What is the role of liver biopsy and histopathologic exam in the diagnosis of fatty liver disease?

Updated: Apr 12, 2018
  • Author: Emily Tommolino, MD; Chief Editor: BS Anand, MD  more...
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Answer

Answer

Liver biopsy and histopathologic examination are important components of the diagnostic evaluation in patients with suspected alcoholic liver disease (ALD). They are the most sensitive and specific means of evaluating the degree of liver cell injury and hepatic fibrosis. Several reasons justify obtaining a liver biopsy in patients with ALD, including the following:

  • Confirming the diagnosis

  • Excluding other unsuspected causes of liver disease

  • Assessing the extent of liver damage

  • Defining the prognosis

In making the decision on whether to perform a biopsy, it is important to consider the strength of the clinical diagnosis and the role that the biopsy findings would have in guiding therapeutic options. For patients who are unlikely to receive specific treatments or who have conditions that make a biopsy unsafe, the 2018 ALD guideline recommends including procedure risk in the biopsy decision. [89]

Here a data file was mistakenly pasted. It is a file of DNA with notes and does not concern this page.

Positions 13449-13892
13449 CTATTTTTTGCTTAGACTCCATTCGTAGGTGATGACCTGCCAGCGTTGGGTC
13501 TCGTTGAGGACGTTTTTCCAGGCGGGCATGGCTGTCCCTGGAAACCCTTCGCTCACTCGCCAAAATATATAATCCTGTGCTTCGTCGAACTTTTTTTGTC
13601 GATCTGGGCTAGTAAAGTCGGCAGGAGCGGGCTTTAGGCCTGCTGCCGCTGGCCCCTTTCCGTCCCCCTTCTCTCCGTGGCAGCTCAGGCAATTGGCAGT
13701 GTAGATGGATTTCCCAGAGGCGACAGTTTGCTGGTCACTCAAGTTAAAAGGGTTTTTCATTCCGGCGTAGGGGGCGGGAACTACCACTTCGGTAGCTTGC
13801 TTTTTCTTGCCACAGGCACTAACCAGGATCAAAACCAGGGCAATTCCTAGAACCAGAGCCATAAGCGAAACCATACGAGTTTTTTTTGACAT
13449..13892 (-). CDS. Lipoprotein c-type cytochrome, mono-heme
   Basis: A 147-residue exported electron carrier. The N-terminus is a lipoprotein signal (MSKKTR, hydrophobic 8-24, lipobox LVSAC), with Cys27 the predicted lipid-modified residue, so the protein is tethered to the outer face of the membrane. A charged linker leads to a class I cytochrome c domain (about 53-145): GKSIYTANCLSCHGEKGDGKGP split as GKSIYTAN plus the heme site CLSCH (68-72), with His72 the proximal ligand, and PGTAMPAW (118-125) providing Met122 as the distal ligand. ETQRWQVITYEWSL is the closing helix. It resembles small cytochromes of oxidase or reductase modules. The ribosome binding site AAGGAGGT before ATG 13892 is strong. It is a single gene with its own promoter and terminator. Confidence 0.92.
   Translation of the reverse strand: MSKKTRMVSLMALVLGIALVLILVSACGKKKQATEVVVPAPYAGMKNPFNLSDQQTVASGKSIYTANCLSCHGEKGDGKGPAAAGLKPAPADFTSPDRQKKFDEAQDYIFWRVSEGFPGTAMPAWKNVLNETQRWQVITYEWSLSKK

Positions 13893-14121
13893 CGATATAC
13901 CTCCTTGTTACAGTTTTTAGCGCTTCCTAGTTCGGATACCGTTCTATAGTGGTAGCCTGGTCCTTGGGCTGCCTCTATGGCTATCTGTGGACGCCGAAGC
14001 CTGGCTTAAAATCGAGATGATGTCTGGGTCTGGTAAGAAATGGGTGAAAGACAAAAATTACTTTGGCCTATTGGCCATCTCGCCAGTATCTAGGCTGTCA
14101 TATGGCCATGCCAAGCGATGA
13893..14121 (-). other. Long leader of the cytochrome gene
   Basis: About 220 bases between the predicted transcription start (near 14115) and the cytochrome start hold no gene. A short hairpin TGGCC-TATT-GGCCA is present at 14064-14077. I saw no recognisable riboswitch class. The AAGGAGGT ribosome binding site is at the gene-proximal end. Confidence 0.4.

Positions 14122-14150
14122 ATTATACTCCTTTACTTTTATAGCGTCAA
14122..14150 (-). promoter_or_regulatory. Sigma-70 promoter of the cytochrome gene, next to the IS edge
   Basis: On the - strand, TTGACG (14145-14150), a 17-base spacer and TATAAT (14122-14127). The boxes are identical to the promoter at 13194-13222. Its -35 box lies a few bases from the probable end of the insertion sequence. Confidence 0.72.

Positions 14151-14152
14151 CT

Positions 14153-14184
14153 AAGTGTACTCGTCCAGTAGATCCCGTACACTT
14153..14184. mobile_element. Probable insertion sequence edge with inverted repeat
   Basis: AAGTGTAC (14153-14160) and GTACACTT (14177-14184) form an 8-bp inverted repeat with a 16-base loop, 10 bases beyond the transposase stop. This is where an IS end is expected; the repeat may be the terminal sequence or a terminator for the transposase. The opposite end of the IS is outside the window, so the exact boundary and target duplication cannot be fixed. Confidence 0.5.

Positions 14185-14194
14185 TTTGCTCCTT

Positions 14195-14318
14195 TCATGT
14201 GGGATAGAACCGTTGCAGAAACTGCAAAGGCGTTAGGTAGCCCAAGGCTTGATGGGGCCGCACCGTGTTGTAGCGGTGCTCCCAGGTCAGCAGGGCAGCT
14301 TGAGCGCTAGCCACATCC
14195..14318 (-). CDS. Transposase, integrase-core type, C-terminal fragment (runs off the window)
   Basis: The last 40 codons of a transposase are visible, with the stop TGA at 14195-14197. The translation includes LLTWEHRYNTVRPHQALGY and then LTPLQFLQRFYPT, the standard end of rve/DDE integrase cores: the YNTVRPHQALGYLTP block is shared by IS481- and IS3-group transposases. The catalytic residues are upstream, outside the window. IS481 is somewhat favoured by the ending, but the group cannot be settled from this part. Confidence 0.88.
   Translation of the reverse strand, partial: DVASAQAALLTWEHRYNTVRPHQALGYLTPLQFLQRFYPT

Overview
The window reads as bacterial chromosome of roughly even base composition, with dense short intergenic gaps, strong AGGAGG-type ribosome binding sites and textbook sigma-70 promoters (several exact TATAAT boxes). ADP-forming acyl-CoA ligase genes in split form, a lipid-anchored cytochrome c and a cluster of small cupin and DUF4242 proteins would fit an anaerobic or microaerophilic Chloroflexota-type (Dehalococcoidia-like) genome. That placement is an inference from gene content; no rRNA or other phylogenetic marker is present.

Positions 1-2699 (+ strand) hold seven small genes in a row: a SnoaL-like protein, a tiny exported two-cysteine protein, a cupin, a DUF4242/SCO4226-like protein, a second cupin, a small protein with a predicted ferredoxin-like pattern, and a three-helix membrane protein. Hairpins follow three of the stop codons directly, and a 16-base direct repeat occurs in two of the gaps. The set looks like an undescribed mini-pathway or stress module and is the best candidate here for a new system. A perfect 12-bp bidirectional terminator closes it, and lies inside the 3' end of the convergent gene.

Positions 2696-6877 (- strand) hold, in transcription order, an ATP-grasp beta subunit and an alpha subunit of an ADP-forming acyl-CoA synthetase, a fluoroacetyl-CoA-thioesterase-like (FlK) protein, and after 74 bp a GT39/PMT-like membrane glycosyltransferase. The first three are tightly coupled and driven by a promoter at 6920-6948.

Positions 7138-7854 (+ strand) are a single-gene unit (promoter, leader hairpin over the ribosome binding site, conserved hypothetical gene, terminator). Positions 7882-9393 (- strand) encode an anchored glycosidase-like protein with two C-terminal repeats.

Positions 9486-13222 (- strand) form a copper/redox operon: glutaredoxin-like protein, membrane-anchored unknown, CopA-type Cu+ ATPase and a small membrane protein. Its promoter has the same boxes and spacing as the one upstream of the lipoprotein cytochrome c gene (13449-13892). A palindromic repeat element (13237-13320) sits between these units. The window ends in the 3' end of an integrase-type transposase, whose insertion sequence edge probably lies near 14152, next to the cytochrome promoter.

A liver biopsy and histopathologic examination are required to establish the diagnosis of nonalcoholic fatty liver disease (NAFLD). The diagnosis should be considered in all patients with unexplained elevations in serum aminotransferases (eg, with findings negative for viral markers or autoantibodies or with no history of alcohol use). It should also be considered in patients with NAFLD who are at increased risk of having steatohepatitis and/or advanced fibrosis. [89] The Brunt classification is the standard used to report NAFLD and nonalcoholic steatohepatitis (NASH) biopsy specimens. [36]


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